By Alice Morrison
It is one of the most popular races on the calendar and one for many people’s bucket list and this Sunday’s Comrades in South Africa was no exception. This year’s edition was 86.73 km in one stage and around 20,000 runners took part. The route started from Durban City Hall and ended in Pietermaritzburg.
It is a race with a true heart. It was founded to commemorate the spirit and camaraderie of the soldiers who fought in the Great War. Its founder Vic Clapham (war veteran & SA Railways engine driver) wanted to create a living memorial to the spirit of his “comrades” who suffered so greatly in the war.
For the elites, Bongmusa Mthembu cemented his place as South Africa’s top ultra-distance runner, delivering a historic performance and securing his second win at the Comrades Marathon.
It wasn’t his race from the start, though, as it was Charles Tjiane who took early control and was two minutes clear at the halfway point at Drummond in 2:47:29. But he was caught by the pack of six men with 22km to go.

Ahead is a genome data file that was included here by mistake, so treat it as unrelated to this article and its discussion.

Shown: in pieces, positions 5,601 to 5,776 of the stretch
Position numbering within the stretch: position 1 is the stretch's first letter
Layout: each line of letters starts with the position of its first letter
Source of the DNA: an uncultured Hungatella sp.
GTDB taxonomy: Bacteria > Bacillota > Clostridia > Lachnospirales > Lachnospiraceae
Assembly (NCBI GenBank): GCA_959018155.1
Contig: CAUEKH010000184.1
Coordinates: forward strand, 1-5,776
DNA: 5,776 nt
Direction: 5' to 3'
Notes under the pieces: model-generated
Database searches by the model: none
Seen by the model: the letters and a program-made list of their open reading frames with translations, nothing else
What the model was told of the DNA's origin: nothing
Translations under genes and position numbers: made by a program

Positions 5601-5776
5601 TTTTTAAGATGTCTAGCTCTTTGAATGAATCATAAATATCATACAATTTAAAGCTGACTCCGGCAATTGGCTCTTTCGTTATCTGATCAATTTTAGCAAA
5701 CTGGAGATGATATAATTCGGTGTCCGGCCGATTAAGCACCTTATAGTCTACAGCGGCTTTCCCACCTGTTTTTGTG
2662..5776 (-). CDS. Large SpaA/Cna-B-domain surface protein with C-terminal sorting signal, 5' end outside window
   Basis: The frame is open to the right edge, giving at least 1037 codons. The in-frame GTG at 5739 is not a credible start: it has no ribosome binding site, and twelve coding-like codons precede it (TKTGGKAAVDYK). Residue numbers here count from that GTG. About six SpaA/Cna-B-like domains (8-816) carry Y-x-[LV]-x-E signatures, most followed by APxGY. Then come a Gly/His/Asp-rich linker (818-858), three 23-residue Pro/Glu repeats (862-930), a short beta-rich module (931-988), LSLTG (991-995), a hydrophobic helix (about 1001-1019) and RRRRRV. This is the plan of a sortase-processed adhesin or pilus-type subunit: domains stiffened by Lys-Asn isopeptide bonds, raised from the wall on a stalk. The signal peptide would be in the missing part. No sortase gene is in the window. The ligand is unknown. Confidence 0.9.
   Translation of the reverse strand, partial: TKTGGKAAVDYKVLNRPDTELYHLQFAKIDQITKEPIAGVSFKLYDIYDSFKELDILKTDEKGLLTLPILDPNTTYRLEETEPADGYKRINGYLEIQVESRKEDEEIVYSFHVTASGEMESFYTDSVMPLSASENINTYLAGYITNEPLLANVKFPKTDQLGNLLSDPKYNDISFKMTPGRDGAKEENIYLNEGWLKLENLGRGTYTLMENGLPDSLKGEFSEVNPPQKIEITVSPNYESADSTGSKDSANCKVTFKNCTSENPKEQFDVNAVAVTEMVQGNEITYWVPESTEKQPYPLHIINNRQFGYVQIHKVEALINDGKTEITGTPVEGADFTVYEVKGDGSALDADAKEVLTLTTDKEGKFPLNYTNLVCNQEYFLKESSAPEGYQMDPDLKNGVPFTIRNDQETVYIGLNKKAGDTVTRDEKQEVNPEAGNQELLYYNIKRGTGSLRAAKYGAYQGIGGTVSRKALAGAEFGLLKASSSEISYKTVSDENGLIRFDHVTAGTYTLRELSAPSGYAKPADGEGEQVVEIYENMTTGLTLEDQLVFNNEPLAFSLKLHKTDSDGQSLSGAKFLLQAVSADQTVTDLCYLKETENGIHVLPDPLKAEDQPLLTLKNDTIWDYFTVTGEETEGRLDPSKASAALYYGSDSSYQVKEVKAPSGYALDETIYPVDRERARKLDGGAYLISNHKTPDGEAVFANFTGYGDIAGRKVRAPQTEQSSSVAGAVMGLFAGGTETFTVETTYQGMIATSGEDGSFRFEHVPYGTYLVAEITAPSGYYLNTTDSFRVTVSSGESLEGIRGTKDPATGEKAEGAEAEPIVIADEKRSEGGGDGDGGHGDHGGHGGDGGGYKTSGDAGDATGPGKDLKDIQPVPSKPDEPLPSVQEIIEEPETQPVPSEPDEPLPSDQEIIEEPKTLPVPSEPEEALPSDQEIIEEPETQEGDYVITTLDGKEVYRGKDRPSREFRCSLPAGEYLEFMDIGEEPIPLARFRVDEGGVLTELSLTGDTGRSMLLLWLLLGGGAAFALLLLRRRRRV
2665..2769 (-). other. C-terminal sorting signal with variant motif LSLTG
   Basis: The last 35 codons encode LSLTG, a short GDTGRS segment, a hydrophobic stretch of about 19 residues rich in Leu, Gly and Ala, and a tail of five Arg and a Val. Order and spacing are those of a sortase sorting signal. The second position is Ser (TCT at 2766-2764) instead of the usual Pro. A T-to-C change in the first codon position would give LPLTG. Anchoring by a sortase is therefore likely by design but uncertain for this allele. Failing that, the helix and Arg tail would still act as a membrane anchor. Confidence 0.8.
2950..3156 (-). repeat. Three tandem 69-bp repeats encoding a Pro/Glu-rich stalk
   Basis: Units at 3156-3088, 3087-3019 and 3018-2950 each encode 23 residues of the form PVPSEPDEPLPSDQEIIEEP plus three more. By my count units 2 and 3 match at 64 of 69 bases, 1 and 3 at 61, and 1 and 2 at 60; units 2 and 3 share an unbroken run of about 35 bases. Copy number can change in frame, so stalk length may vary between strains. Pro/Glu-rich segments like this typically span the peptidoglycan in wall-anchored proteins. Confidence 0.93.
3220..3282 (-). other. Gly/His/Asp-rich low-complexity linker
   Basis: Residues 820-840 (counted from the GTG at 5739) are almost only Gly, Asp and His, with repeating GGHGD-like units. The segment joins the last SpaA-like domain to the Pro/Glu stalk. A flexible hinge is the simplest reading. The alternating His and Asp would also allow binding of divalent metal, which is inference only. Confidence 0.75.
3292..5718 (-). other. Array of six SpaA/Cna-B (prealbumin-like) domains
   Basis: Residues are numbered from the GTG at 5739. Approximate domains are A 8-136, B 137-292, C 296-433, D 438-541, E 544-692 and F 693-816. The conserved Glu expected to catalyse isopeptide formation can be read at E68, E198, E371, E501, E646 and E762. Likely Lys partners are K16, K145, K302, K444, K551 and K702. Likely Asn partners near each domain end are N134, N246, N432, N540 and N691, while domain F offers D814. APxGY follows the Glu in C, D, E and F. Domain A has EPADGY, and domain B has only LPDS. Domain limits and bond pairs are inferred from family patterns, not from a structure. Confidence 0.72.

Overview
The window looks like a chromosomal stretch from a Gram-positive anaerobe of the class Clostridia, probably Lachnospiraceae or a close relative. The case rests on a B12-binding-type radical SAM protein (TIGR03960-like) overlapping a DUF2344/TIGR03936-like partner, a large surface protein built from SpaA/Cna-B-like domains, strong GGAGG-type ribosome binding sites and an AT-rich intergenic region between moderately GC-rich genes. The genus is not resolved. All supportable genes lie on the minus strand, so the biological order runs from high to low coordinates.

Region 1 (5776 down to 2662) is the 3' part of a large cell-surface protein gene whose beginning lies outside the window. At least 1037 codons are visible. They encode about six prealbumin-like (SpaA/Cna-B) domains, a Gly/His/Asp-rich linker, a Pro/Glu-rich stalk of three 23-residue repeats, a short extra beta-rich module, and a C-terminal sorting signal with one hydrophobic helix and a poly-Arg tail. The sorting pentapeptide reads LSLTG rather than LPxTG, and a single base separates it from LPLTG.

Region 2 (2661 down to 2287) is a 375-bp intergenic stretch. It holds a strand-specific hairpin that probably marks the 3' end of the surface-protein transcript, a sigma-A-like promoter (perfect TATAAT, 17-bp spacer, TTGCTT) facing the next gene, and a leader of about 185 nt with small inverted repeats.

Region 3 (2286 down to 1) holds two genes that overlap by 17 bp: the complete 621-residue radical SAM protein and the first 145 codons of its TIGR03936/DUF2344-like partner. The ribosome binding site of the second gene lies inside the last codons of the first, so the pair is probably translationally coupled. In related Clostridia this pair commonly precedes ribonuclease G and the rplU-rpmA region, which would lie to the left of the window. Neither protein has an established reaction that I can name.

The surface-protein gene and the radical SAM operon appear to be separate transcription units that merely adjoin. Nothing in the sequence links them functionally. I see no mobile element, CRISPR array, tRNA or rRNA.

Mthembu took the lead approaching the infamous Polly Shortts climb with less than 10km remaining. He held on to secure victory in 5:35:34, more than three minutes ahead of Zimbabwean athlete, Hatiwande Nyamande, who took second place in 5:38:48. Gift Kelehe finished third in 5:41:48.
Mthembu, who won silver at the 100km World Championships last year, is the first South African man to win Comrades twice.
For the women, American athlete Camille Herron dominated the women’s event, winning in 6:27:35. There was a hairy moment when she stopped before the line, thinking she had reached the finish at a timing mat 200m short of the end. A male athlete behind her put her right and she went on to finish correctly.
Russian athlete Alexandra Morozova pushed hard in the second half to come second in 6:31:45. While the Russian athletics federation had been banned from the International Association of Athletics Federations, preventing athletes from competing at major international championships, race organisers confirmed Morozova had received clearance to compete at the race in advance.
Charne Bosman was first South African woman home and came in third in spite of struggling with a groin injury.